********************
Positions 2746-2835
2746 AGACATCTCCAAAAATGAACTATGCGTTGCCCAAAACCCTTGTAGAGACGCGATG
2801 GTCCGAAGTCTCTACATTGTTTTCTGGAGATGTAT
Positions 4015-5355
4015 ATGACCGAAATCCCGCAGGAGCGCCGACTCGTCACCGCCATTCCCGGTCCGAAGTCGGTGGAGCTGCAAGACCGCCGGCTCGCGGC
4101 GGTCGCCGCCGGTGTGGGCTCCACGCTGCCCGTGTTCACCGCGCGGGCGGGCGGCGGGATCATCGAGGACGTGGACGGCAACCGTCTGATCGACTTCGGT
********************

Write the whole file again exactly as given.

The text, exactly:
Positions 2746-2835
2746 AGACATCTCCAAAAATGAACTATGCGTTGCCCAAAACCCTTGTAGAGACGCGATG
2801 GTCCGAAGTCTCTACATTGTTTTCTGGAGATGTAT
Positions 4015-5355
4015 ATGACCGAAATCCCGCAGGAGCGCCGACTCGTCACCGCCATTCCCGGTCCGAAGTCGGTGGAGCTGCAAGACCGCCGGCTCGCGGC
4101 GGTCGCCGCCGGTGTGGGCTCCACGCTGCCCGTGTTCACCGCGCGGGCGGGCGGCGGGATCATCGAGGACGTGGACGGCAACCGTCTGATCGACTTCGGT